That would suggest some warming of feeling towards The Donald, but as so often in such research, the question itself is profoundly silly: ordinary citizens are not psephologists, so they just plain don’t know. Not even Bruce Springsteen knows, although yesterday he said he thought a Second Term to be “a near certainty because the Democrats just don’t have a viable candidate”. But at least Springsteen gave a sensible reason for his view, which (as it happens) coincides with mine.

A Grinnell College National Poll released yesterday suggests with slightly more insight that the President’s overall approval rating is up from 39 to 43% since September, but only 30% of those interviewed said they would ‘definitely’ vote to re-elect him. However, in the absence of anyone new from the Democratic side, I doubt if more than 40% would say they’d definitely vote against Trump. So un-pc is Donald Trump, there is in my view a lot of underclaiming about willingness to vote for him, because many perceive such a thing to be anti-social.

What no piece of research can ever measure is the importance of “mega-mood” in western electorates. The current one is, without question, heavily populist. The EU elections next year are going to show this bigtime. All Trump has to do is to repeat his positioning as the common sense bloke who can tell shit from sugar, and believes the political Left has lost the plot on socially multicultural reality. This will, I’m reasonably sure, see him home and dry.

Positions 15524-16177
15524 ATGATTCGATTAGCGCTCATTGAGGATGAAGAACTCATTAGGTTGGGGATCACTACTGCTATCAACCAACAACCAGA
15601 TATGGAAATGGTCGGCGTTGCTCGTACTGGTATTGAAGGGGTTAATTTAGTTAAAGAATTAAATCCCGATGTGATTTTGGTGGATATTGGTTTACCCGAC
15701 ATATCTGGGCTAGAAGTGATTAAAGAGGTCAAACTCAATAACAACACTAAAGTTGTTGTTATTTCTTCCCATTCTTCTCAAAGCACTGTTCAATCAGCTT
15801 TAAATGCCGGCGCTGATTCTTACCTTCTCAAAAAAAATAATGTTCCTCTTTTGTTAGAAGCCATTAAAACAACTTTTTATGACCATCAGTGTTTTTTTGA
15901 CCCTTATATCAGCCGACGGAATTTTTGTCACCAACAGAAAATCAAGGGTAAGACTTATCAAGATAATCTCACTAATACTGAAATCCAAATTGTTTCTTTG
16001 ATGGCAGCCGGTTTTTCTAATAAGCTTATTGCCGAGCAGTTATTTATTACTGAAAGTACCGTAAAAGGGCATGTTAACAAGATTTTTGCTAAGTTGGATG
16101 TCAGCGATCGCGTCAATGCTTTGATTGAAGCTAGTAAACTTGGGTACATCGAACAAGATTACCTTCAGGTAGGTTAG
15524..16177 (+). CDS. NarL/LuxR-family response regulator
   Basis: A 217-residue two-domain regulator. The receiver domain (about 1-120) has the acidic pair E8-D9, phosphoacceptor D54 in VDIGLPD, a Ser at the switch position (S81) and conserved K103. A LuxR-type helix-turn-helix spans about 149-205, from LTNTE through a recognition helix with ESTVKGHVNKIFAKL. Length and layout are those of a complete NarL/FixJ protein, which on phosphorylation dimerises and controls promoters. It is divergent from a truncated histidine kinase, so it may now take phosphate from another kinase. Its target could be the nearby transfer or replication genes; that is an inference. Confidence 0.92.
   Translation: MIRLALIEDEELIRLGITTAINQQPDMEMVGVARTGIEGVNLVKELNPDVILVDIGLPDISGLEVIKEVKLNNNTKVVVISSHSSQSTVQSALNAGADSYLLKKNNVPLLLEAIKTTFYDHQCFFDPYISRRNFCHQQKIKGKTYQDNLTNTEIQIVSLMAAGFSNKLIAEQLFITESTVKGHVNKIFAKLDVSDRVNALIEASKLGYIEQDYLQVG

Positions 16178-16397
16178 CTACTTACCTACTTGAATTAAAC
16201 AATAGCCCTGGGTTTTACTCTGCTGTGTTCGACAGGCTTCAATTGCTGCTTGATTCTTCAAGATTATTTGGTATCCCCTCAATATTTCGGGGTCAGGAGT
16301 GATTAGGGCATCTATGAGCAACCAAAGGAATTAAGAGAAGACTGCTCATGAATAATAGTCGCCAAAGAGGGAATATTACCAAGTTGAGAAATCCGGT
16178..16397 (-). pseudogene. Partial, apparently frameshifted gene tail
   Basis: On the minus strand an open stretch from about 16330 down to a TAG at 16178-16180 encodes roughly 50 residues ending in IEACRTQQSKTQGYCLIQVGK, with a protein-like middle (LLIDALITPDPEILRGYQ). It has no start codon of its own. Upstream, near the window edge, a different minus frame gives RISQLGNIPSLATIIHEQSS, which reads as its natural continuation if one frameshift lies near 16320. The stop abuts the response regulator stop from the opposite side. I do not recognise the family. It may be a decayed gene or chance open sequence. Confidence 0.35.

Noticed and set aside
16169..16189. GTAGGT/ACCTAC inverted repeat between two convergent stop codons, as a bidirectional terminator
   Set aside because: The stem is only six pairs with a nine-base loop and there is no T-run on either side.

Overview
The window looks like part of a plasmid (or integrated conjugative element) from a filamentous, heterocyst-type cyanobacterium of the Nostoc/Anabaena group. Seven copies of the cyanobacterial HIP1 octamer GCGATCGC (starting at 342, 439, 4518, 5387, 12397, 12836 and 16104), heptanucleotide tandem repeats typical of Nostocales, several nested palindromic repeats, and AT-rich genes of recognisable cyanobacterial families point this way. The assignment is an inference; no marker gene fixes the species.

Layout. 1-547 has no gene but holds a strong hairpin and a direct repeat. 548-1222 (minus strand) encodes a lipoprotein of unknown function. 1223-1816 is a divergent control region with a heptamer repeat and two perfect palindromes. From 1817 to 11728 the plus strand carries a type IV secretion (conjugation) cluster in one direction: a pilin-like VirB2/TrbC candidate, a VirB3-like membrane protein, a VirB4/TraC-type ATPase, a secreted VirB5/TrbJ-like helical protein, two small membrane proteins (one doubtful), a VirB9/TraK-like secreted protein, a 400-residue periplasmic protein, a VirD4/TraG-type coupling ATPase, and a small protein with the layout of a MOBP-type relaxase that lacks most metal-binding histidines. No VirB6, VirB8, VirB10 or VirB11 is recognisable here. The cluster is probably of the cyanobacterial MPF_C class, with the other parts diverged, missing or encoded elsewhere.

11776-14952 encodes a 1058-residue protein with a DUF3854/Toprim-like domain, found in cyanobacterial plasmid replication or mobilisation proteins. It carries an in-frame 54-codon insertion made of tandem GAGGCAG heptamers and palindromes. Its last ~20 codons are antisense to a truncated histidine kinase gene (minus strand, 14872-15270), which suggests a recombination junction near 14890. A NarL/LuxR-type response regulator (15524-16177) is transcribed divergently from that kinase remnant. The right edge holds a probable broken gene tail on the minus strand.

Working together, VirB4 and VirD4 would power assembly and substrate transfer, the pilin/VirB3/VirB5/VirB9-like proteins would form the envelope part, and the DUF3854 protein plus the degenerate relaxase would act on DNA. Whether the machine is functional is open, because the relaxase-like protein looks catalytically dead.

There is one other finding above all others that makes me prepared to stick my neck out. Two thirds of Americans at the moment say they are ‘moving closer to their hopes for their personal finances’ with only a quarter feeling they are ‘moving farther away’. Now that The Donald has a friendlier Fed boss than previously, if he keeps the ship steady (and stops interest rate rises from getting out of hand) I honestly think he will walk back into the White House comfortably. Most voters shun change when they feel reasonably relaxed about their own material circumstances.

There is always the chance of Something Else happening. But it’s going to take something huge (and arguably his fault) to get a Democrat into the Presidency in 2020.

Perhaps in the end it will be a completely unexpected Hard Brexit. Hope springs eternal.